Goliath Games’ SH*T HAPPENS: The Perfect Social Card Game for 2020?

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Is there a more 2020 turn of phrase than SHIT HAPPENS?? In a year in which pretty much everything has sucked, a game about those bad things that happen is pretty much the perfect thing to come out right now.

SHIT HAPPENS from Goliath Games is a social party card game for 2+ players – the goal is to rank bad situations from the least crappy to the worst. Unlike many other social games in which you are appealing to a player to determine which answer wins, SHIT HAPPENS relies on a ‘scientific’ misery index to rank the cards.

How to play: Each player gets three cards.  Each card has an event and a misery index score on it.  You place the cards face up in front of you from lowest to highest.  The player to your right will read a card and you have to place it in the proper place in your ‘line of pain.’  If you get it right, you add it to your line.  If you get it wrong, the player to you left can steal it by placing it in the right spot in his/her line of pain.  The first player to snag ten cards wins.

The Convention Collectives’ Darren Shulman was lucky enough to not only get his hands on some review copies of the games but also talk to Goliath’s Director Of Marketing, Mary Higbe, about why SHIT HAPPENS very possibly could be the most relevant game we could all be playing in 2020…

Darren continues…

The components: I tested SHIT HAPPENS, SHIT HAPPENS AT WORK, and the LITTLE SHITS Expansion.  The first two are full boxes with 200 situation cards and can be played on their own or combined.  The boxes are sturdy high-quality cones with a plastic insert to hold your cards and a small instruction manual.  The LITTLE SHITS expansion is a smaller set of 100 cards and comes in a paper tuck box similar to other card game expansions. 

There’s nothing wrong with the box, but my fat fingers tore the top when I was trying to open it.  This set is intended to be played with one of the main sets, but you could probably make a go of it with just the expansion if you wanted to. The quality of the cards is excellent – they are thick and have a nice finish to them. In another nice touch, the expansion sets are clearly marked so you can separate out your decks after you play if that is your thing.

Expansions and Free Print and Play: There are additional sets available if you want to expand your game further. In recognition of the suckiness of 2020, the game maker made a free print and play set to help people stuck inside due to stay at home orders filled with the types of 2020 shelter in place references we have all unfortunately come to know and hate.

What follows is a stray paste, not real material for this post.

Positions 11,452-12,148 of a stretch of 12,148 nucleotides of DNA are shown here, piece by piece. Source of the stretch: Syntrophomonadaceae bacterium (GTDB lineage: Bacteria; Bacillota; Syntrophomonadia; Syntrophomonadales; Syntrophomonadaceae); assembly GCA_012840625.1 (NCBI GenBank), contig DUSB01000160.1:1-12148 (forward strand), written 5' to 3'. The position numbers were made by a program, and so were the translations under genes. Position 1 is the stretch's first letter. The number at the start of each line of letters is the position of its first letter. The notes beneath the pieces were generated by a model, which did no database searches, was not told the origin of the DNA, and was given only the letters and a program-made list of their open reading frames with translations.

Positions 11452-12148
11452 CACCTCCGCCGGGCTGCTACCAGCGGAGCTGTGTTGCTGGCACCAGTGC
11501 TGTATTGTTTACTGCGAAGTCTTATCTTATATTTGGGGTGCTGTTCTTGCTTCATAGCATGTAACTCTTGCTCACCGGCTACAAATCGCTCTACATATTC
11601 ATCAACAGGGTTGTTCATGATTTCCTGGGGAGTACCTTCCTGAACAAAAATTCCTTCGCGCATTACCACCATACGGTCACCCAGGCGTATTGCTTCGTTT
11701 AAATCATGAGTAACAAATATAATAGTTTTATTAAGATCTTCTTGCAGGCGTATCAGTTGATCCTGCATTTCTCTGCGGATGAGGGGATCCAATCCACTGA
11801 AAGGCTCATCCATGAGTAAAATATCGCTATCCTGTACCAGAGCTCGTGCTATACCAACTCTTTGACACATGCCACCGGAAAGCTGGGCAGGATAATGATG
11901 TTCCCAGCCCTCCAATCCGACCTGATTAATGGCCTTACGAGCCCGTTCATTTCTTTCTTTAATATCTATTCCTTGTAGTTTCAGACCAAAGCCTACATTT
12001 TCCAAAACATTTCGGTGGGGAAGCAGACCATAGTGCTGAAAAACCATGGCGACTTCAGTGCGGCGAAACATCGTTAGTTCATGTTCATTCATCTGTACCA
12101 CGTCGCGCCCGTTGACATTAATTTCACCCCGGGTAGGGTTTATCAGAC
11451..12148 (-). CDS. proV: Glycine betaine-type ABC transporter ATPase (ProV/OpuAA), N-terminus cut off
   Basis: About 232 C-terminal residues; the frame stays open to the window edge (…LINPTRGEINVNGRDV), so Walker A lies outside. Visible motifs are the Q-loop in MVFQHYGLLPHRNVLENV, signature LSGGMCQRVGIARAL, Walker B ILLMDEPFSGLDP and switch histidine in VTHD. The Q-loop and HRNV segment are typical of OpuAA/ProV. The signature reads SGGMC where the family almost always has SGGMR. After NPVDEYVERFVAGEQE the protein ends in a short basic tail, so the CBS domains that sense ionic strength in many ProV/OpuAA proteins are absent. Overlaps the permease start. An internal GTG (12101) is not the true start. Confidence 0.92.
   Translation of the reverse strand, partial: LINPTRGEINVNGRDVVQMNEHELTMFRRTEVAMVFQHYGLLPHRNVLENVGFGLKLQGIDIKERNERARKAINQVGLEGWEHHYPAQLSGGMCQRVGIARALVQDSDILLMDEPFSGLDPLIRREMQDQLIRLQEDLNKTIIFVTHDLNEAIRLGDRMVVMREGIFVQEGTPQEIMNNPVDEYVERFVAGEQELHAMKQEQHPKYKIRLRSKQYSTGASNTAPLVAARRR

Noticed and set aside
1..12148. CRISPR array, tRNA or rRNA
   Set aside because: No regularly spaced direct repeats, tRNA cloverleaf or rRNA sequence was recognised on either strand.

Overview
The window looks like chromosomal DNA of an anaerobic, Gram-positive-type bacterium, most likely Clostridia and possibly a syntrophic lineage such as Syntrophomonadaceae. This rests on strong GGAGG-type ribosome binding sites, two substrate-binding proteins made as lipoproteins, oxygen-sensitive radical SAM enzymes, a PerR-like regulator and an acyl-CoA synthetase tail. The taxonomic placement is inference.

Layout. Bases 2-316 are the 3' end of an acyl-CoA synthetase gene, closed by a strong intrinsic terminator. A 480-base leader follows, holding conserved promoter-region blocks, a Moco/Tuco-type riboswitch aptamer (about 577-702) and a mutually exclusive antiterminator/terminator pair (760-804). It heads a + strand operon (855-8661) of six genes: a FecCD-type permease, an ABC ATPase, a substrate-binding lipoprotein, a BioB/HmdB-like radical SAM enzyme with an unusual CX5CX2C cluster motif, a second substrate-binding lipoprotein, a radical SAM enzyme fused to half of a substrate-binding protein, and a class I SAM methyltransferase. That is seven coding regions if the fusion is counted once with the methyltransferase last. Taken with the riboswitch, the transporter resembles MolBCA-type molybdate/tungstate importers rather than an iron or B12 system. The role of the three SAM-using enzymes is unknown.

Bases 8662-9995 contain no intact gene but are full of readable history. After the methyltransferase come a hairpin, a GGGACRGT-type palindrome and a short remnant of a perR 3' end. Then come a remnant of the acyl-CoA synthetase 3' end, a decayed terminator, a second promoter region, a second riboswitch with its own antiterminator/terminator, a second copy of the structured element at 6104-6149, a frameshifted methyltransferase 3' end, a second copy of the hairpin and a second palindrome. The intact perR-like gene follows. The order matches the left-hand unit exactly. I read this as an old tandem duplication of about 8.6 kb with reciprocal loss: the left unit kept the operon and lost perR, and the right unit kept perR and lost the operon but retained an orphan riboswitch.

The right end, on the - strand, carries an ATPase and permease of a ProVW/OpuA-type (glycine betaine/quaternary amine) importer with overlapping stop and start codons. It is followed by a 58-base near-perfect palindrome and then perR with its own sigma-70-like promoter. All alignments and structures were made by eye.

Gameplay: This game is pretty fun. While the designers may disagree, the fun is more about the debates and conversation than winning.  Interestingly, my wife managed to literally get every single question wrong, which either means she leads a pretty good life, or she just stinks at this game.

The situations range from mildly uncomfortable to downright nasty.  Suffice to say, if the name of the game doesn’t make it clear enough, YOU SHOULD NOT PLAY THIS WITH KIDS. You may not want to even play this with your parents without removing some cards!

One potential weakness to the ‘misery index’ definite right answer approach is that repeat plays could in theory allow someone to remember where the situations rank. I don’t think that kills the game, as this would still leave open opportunity to debate the validity of the scoring. I also think that eventually, you could leave the misery index behind and make house rules to allow a player to determine which answer is right. This would allow the rest of the participants to tailor their bad bad situation submissions to the person playing, which would keep the game fresh.

More importantly, you can easily adapt to play this game over video chat.  You would read one person their situations and scores to make their ‘line of pain’ and then read them the scenario they have to play.  Playing remotely has a minimal impact on the game because the player doesn’t see the card they have to place anyway.  Or you can simply give them one scenario and then ask if the second is better or worse.

Final Thoughts: If you like games like Cards Against Humanity, you will like SHIT HAPPENS.  Unlike some of those games, this game truly can be played with two players, though it is certainly geared towards playing with a fun group of friends… AND NOT KIDS.

While it is possible to start memorizing the misery index scores, there are enough cards to prevent that from happening for a while, especially if you mix in expansions (which use decimal points!).  In any event, the game is less about who wins and more about the process. Can SHIT HAPPENS turn 2020 around?  I guess anything is possible at this point!


Thank you to Goliath Games for providing review material for this post, and to Mary Higbe for her generous time for the interview.

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